Believe it or not, the problem is; there is a need for new area codes in the United States and it has been prompted by several factors. Yes! Most definitely we are running out of telephone numbers due to a rapid explosive demand for communications technology.
Additionally, continued growth in home and business telephones, the industry has seen a rapid growth in wireless phones, pagers, fax machines, modems and other telecommunications devices. Also, increased competition in the telecommunications industry has played a role in depleting the number of available telephone exchanges.
Moreover, as new companies enter the market, they request and are assigned specific telephone prefixes continues to add to the dilemma.
The demand for new telephone numbers has continued to get bigger and bigger. Soon it will be necessary to condense, dispose or discard the geographic association of “area codes” and begin assigning new users to arbitrary ten-digit phone numbers, or finally change from the strict 10-digit format to something else maybe 10 or 11 digits, 12 or 13 digits etc, etc. Hard core believes, even with an 8 to 10 fold increase in exchange codes, or adding to the number of available NPA’s (area codes) as desired may not resolve NPA’s dilemma. The system is demanding that something will have to be done expeditiously.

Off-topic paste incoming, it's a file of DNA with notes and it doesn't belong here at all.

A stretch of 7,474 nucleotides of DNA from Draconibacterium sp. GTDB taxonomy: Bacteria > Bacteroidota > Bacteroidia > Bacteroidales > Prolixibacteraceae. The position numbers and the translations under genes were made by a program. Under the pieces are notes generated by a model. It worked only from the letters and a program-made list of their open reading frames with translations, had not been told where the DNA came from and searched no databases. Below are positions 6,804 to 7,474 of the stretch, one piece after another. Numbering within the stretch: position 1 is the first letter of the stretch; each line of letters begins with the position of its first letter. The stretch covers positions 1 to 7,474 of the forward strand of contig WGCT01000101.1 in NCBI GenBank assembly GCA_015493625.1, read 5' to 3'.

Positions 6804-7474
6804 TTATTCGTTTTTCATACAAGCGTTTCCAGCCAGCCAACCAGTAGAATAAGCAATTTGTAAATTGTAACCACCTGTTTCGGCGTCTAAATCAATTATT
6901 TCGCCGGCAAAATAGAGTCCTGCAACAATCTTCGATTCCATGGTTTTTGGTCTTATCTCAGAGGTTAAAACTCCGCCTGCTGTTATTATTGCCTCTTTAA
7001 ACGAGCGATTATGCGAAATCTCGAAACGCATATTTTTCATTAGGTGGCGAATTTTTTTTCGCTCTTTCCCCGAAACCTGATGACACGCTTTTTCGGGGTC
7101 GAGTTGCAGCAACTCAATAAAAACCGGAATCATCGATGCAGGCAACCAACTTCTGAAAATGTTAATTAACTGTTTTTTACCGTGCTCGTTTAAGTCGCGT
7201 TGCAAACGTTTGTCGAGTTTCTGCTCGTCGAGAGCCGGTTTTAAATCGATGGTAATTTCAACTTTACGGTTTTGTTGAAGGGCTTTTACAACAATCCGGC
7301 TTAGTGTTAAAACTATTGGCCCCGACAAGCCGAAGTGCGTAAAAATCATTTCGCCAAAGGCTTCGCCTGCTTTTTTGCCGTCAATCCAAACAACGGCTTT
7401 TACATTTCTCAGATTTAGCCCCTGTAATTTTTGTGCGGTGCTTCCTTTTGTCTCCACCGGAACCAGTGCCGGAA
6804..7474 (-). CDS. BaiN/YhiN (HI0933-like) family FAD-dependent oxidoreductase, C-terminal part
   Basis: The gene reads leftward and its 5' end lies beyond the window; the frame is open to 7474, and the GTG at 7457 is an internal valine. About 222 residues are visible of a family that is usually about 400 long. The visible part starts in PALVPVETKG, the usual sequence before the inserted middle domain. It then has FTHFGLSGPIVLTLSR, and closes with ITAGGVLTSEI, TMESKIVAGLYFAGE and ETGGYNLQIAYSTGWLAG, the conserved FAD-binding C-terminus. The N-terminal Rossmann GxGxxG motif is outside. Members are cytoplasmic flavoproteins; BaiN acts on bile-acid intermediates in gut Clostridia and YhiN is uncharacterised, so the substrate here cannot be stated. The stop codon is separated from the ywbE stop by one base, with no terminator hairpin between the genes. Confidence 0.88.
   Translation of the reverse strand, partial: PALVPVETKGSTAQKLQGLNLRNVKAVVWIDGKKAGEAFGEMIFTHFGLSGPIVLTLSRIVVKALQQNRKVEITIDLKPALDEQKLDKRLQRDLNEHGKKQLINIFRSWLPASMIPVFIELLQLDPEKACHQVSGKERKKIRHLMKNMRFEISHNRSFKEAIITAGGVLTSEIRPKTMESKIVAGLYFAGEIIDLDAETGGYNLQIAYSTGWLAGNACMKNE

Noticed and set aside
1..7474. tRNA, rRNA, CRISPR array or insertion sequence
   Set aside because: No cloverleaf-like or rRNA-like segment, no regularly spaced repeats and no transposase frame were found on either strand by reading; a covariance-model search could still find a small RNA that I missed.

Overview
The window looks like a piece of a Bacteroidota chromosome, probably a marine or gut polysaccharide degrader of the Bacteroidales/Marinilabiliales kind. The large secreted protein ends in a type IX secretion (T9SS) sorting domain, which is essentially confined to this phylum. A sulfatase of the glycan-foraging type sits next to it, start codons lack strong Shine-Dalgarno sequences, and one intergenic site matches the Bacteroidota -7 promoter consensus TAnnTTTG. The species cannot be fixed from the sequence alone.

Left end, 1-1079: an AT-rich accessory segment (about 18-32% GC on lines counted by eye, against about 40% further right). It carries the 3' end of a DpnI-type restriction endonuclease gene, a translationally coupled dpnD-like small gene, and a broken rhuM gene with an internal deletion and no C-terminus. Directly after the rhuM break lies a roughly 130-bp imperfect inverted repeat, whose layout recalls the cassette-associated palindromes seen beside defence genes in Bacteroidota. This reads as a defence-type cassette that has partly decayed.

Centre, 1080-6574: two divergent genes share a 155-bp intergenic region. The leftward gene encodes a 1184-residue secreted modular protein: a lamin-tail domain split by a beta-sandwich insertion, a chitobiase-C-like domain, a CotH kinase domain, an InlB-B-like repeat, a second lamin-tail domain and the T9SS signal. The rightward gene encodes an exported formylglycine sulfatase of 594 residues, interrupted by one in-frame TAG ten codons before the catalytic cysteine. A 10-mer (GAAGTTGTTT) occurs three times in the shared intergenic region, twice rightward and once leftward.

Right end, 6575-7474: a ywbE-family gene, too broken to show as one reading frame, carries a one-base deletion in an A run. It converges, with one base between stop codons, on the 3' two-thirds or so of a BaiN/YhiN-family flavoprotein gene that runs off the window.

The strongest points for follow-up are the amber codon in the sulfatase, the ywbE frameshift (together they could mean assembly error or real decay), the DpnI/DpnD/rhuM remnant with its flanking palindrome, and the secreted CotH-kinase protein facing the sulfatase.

Often individuals who are extremely self-serving commonly have an average of two (2) or three (3) different cell-phones.
It is determined that a new network design, and completed in 1947, which provided for 152 area codes, each with a capacity to serve 540 central offices. Subsequently, only 86 area codes were assigned. New Jersey received the first area code in the new system, area code 201. The second area code, 202 was assigned to the District of Columbia.
The most populous states required division into multiple Numbering Plan Areas, as each NPA was limited to 540 unique central office codes. For example, New York state was initially divided into five areas, the most of any state, followed by Illinois, Ohio, Pennsylvania and Texas with four NPA’s each.
Additionally, regions with high density population were allotted the lower numbers while the regions with low population were allotted the higher numbers. Thusly, New York was allotted 212, Los Angeles 213, Chicago 312, Dallas 214, Detroit 313, and Pittsburgh 412, while South Dakota was given 605, North Carolina 704, South Carolina 803, and the Maritime Provinces of Canada 902. With these expansion the need for more area codes continues to grow.